5 Awesome reasons to visit Southern Norway
Scandinavia, and in particular Norway, is hugely popular at the moment with everything from the Nordic diet to decor being followed avidly. Winters may be cold and snowy, but summers in Norway are warm and sunny and it's a wonderful time to experience the fresh outdoors and clean living that is Norway.
Although not as steep and breathtaking as the fjords in the west of the country, the southern Norwegian fjords are just as beautiful. Crystal-clear sea sparkles around smooth rocky islands. Everyone seems to spend a huge amount of time in the summer by the sea or in boats just enjoying the beautiful, clear and clean waters.
2. Incredible beaches
I have a few requirements when it comes to beaches: sand, sun, warm sea and a lack of crowds. Hallelujah! I have found it in Norway. I don't even want to count the beaches, but I promise you there are lots. Many are small, secluded, clean and by the time late July comes, the sea is a nice warm 21 degrees C (70 degrees F). Another thing I have noticed with Norwegian beaches is that they are well signposted from the main road (great if you are driving) and they have plenty of parking.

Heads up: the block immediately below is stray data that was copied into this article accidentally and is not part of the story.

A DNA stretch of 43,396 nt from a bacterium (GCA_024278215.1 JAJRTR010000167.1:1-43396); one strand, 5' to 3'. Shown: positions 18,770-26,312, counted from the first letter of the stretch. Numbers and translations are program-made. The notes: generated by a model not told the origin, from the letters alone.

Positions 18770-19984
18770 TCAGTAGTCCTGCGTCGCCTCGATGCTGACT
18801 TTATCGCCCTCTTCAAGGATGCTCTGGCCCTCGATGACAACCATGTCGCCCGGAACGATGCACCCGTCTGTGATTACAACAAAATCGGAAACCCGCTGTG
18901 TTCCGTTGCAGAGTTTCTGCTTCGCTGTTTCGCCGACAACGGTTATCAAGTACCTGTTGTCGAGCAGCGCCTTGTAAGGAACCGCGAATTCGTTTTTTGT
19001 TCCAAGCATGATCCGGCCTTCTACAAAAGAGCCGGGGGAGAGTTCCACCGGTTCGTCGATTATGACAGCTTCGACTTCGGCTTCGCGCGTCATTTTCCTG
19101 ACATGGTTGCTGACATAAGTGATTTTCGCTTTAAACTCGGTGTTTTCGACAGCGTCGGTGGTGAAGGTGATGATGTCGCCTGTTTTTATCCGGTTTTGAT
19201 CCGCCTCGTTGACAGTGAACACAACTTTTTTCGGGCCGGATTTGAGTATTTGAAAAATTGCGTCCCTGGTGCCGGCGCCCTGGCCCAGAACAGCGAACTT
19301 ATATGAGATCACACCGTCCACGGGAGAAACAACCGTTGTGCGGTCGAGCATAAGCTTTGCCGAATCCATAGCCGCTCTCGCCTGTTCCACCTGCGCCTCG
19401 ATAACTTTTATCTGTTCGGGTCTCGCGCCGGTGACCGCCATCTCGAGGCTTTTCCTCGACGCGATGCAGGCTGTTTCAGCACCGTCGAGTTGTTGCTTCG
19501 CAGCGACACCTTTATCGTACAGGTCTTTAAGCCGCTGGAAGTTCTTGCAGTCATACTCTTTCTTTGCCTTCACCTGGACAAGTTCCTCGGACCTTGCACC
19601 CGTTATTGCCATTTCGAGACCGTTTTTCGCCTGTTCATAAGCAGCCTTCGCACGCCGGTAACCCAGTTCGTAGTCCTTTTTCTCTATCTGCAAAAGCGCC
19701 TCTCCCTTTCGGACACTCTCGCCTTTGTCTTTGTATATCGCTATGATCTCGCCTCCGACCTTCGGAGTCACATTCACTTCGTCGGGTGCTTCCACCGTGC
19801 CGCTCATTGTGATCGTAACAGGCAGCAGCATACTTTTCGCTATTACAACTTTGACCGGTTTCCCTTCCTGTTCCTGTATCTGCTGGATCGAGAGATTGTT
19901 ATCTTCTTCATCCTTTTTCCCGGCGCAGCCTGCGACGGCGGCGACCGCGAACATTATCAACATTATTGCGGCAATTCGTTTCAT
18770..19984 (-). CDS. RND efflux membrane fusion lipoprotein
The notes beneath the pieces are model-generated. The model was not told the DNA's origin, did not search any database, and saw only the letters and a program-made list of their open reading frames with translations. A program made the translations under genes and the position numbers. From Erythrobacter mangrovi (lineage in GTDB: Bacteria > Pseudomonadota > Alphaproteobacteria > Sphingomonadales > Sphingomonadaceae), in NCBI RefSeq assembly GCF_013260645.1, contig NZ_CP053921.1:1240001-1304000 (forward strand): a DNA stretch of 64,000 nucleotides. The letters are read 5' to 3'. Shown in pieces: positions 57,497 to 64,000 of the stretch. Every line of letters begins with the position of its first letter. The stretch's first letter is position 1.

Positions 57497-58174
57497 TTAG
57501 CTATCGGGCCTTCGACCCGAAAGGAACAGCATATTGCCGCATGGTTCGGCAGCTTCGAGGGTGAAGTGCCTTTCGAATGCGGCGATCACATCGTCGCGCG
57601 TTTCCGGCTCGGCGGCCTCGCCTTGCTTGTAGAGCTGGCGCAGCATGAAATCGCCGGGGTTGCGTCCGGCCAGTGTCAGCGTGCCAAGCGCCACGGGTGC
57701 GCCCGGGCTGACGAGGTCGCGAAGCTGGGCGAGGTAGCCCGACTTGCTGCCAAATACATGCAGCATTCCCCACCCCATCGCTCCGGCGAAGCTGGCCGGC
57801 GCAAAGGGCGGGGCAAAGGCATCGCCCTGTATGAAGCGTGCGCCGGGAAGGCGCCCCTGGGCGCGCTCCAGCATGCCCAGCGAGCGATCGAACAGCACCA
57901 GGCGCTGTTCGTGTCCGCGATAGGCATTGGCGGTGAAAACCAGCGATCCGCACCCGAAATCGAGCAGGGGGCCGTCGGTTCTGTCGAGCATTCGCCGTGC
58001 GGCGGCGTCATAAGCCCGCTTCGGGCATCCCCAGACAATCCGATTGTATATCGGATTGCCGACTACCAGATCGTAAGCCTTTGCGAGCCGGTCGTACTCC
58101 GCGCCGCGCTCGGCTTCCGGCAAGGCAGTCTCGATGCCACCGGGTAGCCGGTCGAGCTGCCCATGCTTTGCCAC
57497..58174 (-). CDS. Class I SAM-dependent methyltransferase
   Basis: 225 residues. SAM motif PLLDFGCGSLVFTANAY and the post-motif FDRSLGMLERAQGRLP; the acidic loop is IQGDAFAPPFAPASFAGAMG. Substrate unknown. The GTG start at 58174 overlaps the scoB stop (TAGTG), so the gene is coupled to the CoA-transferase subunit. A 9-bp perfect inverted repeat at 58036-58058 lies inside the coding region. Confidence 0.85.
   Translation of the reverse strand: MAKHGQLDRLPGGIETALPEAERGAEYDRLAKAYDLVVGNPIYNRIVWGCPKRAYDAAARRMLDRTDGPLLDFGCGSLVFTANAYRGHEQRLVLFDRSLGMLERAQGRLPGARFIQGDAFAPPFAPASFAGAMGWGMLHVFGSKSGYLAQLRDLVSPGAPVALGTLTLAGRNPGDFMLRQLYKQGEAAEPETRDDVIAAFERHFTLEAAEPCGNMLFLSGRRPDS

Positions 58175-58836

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Norway is, not unsurprisingly, proud of its seafood and summer is the time to enjoy this bounty of the sea with prawns, crayfish (salt and freshwater), smoked salmon and gravadlax, to name but a few.
Norway and Vikings go together like fish and chips. The world famous Viking Ship Museum is located in southern Norway (in Oslo) and some of the most spectacular Viking finds were discovered in Sandefjord about 120 km south of Oslo. No visit to Norway would be complete without a visit to this museum. You'll be surprised at just how cultured the Vikings were, with beautiful silks and intricate carved furniture. A far cry from the image of the pillaging barbarian.
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You can't escape skiing in Norway. Having no snow in the summer is no excuse not to get out on those grass skis ready for the winter. And if you are a serious skier you will find something to excite you, be it the Holmenkollen ski jump or the small ski resorts such as Kongsberg. During the winter months a great deal of time (and expense) is spent in creating and maintaining cross-country (Nordic) ski routes across the snowy fields. Seemingly everywhere you look there are ski tracks, a Nordic skier's dream come true.